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strathspey@strathspey.org:27837

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  • Adam Hughes

    Adam Hughes Oct. 10, 2001, 1:59 p.m. (Message 27837)

    Re: Invitational etiquette (was Pre-Booking)

    Don MacQueen wrote:
    
     > I would like to add a corollary to Richard's very sensible sounding
     > approach.
     >
     > A personal policy of mine, and one that I believe is generally advised
     > in our area,
     > is this: if one declines an invitation to dance the next dance (for any
     > reason) it is
     > then extremely rude to either accept a subsequent invitation to the same
     > dance, or
     > issue an invitation to someone else to the same dance.
     >
     > [If the reason for the original refusal is because of a
     > pre-booking, that would be the only exception I can think of, and the
     > refusal
     > would of course be accompanied by an apology. One of the reasons
     > why I don't like pre-booking.]
     >
     > -Don
    
    The other good reason for turning down an invitation to dance, is if you 
      have in the last few moments found a partner, but have been separated 
    from that person by a sudden urge to remove your jacket, or the 
    realisation that your lipgloss is in need of attention or, if the next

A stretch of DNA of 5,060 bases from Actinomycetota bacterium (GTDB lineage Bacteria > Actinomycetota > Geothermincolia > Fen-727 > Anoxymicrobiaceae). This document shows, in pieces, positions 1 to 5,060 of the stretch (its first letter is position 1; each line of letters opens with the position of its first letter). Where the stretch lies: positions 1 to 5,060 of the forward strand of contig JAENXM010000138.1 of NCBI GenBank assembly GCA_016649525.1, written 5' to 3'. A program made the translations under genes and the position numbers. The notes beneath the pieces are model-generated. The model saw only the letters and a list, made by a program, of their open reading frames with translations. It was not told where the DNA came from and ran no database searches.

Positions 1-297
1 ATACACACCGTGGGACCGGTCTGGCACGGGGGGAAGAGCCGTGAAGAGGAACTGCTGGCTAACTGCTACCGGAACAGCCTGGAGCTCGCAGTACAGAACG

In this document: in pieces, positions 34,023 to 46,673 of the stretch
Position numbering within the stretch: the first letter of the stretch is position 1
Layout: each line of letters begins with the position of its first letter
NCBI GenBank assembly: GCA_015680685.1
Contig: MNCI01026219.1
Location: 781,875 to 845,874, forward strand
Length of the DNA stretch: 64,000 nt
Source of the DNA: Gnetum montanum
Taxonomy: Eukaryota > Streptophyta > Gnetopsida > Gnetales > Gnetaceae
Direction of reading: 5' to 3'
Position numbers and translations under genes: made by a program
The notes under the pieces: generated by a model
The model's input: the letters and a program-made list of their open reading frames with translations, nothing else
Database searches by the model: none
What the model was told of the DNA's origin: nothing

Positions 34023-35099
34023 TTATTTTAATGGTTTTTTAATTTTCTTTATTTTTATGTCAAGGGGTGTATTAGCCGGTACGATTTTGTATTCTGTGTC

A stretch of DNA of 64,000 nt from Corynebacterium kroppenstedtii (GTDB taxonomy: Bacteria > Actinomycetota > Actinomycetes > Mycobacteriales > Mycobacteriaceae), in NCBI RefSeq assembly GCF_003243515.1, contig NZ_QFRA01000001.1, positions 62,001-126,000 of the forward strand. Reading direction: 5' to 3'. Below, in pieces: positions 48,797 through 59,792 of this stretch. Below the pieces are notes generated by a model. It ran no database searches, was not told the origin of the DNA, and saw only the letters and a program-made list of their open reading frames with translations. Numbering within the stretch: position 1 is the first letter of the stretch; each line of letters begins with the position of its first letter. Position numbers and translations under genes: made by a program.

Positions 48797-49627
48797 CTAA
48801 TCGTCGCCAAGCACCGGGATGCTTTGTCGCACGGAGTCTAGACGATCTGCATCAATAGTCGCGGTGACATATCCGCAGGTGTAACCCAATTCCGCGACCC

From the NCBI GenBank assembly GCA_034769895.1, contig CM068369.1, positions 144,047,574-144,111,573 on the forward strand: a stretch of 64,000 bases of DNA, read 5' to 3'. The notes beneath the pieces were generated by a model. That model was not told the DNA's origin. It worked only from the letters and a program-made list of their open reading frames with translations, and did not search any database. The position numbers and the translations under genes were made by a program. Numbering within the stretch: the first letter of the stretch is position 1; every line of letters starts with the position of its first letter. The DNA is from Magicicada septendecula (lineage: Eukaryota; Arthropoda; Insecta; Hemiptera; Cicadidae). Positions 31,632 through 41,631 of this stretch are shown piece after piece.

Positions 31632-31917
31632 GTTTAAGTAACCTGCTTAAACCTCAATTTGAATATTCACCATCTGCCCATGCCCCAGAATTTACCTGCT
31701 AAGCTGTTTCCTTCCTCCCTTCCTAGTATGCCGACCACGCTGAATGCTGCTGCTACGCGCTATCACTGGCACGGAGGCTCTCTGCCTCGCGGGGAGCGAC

dance is announced very quickly after the last, that you can't continue 
    without a quick sip of water.
    
    And sometimes, someone will ask you to dance without realising that the 
    person standing next to you is intending to be your partner.  At many 
    balls I've been to it has been considered bad manners to line up on the 
    dance floor before the dance has been announced, but not bad manners to 
    find a partner and lurk "inconspicuously" at the edge of the floor. 
    Which leads to a 30 second period where everyone is bunched around the 
    edge of the floor asking everyone within arms reach to dance...
    
    Every refusal must have an apology, and I try and make an offer to look 
    for the person at some later stage.
    
    While I do agree that usually one should accept the invitation of the 
    first person to ask, I think there are exceptions, for example:
    
    1) I have been refused a dance by a friend, who wanted to rest for a 
    dance but was then asked onto the dance floor by the MC to complete that 
    last 5 couple set (or whatever).  While the MC could be criticised, I 
    don't hold it against the dancer.
    
    2) I turned down a dance with a friend at a beginners dance that we were 
    hosting, because I thought the two of us should go and find new people 
    to dance with.
    
    Adam
    Cambridge, UK.
          

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